This simple tool will help you assess how well your congregation is including and engaging people with disabilities in ministry.
Here are the five titles (summaries of major requirements included) of the Americans with Disabilities Act (ADA).
As many grains are gathered into one loaf, partaking of the elements binds God’s people together into one. Ironically, when church leaders ignore the unique needs of worshipers with disabilities, some are excluded from the sacrament whose very name includes the word union.
What can we do to begin to sincerely welcome everyone who seeks fellowship with God through our own congregations? Here are some simple first steps.
In 1993 the Synod of the Christian Reformed Church (CRC) in North America went on record to heartily recommend full compliance with the Americans with Disabilities Act of 1990 (ADA). What is the ADA really about?
This article discusses questions on the Americans With Disabilities Act (ADA)—WHAT is the difference between helping people with disabilities as the church has always done (and still does) and the Americans With Disabilities Act (ADA)? WHY do we need the ADA? And more.
A group of Massachusetts Institute of Technology (MIT) students from their Fluid Interfaces Group created a combination of hardware and software which allows people to use the movement of their hands in the air to interface with a computer. A wearable computer would allow a person who uses ASL to sign to a hearing person, and the computer would interpret the message into spoken English.
Every year at Christmastime, to my great pleasure, my wife gives me a puzzle-a-day calendar. Recently, one of the puzzles substituted each word in a familiar proverb with a rhyming word. The puzzle was to guess the proverb. For example, “Many guys sound ghoulish,” becomes “Penny wise, pound foolish.” Another was “Sniff a true wit’s bare pit.” Know the proverb? I’ll tell you the answer at the end of this post.
With Rich Dixon's permission, I've copied an entry from his blog, Bouncing Back. In it, Rich applies an excuse analysis to physical accessibility of church buildings. The same analysis could be used to consider accessibility and inclusion in church communications, language used in worship and other settings, educational programming, youth group, small groups, outreach activities, work projects, and all other church related activities.
With the 20th Anniversary of the Americans with Disabilities Act (ADA) on July 26, it's a good time to reflect on the positive and significant changes brought into the church and into people's lives by this legislation.
When we envision the diverse church, in our minds' eye, we see a diversity of skin colors, foods, ethnic identities, and languages. Usually, we also see we see the young and the old, male and female. But in our vision of the diverse church, we rarely see a boy who uses a wheelchair, woman who lives with mental illness, a girl with Down Syndrome, a man who is blind, or a woman who is Deaf and uses sign language. Why?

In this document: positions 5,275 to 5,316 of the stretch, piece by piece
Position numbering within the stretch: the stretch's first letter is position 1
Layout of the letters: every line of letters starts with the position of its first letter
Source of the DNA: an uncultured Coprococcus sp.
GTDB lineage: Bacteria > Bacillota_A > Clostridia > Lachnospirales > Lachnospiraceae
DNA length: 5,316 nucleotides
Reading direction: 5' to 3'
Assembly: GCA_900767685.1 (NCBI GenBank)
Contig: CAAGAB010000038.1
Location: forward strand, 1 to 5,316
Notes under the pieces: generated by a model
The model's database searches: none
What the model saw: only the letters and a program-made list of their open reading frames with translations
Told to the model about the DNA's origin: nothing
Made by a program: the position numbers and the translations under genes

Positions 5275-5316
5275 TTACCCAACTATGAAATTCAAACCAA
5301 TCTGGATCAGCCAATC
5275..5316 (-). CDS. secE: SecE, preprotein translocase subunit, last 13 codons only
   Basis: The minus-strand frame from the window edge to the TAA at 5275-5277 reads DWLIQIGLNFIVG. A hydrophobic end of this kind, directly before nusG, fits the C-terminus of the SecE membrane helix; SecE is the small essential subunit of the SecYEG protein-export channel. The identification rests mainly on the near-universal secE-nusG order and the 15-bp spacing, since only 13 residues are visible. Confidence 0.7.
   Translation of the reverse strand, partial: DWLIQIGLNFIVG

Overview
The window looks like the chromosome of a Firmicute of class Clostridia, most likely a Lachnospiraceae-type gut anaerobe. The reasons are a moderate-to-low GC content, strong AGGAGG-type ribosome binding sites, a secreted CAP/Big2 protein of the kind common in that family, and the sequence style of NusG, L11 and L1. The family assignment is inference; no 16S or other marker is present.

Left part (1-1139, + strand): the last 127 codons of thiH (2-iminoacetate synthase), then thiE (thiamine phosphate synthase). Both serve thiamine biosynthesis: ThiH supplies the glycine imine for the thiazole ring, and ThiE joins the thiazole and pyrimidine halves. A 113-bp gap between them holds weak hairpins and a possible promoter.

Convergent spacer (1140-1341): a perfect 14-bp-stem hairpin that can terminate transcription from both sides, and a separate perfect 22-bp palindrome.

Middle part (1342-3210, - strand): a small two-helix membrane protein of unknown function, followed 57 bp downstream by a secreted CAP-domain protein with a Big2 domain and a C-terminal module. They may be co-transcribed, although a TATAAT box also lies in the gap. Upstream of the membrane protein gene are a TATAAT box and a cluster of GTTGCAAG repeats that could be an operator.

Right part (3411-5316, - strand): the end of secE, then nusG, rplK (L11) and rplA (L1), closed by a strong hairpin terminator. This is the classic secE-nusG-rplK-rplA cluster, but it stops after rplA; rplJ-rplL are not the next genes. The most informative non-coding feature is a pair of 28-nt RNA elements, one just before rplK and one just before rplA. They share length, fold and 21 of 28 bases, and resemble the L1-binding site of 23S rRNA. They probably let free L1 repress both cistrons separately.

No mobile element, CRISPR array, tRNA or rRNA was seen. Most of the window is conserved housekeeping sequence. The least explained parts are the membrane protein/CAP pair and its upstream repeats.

Last week I asked why we tend to limit our idea of diversity in church to ethnic diversity. Like one reader responded to the question last week, diversity of ability falls outside of most people's thinking because most people don't want people with disabilities included in their activities.
Let's keep talking about the affects of the Americans with Disabilities act on churches. How has your church been doing at including people with disabilities? What barriers still need to be overcome in building architecture, or in programming and communication, or in peoples' attitudes?
I visited a church recently. They worship in a beautiful, newly renovated facility. Every aspect of the facility meets code for accessibility: all on one level, pew cutouts, wide doorways, sloped surfaces, accessible parking spaces, accessible restrooms. Unfortunately, code doesn’t always square with the reality of living with a disability.
How often do young people get to push their pastor or building committee chair around in a wheelchair? Not only will youth in church learn about accessibility and empathy for people with disabilities, they will provide a valuable service to the church leadership.
A number of years ago, Wired Magazine published, “The Geek Syndrome,” an article about the high incidence of people with autism and Asperger’s syndrome who live in Silicon Valley, California. Since that time, the connection between technical innovation and autism has been repeated in articles and talks shows...
If you were to ask several people who live with disabilities, “What is the biggest challenge that you face?” They would not start by describing the challenges of day to day living, nor talk about the limitations on their activities. I would guess that most people with disabilities would tell you that the biggest challenge is . . .
Three new resources: importance of educating all of our children, recognizing the vast impact of mental illness on our youth, learning more about disability and its impact.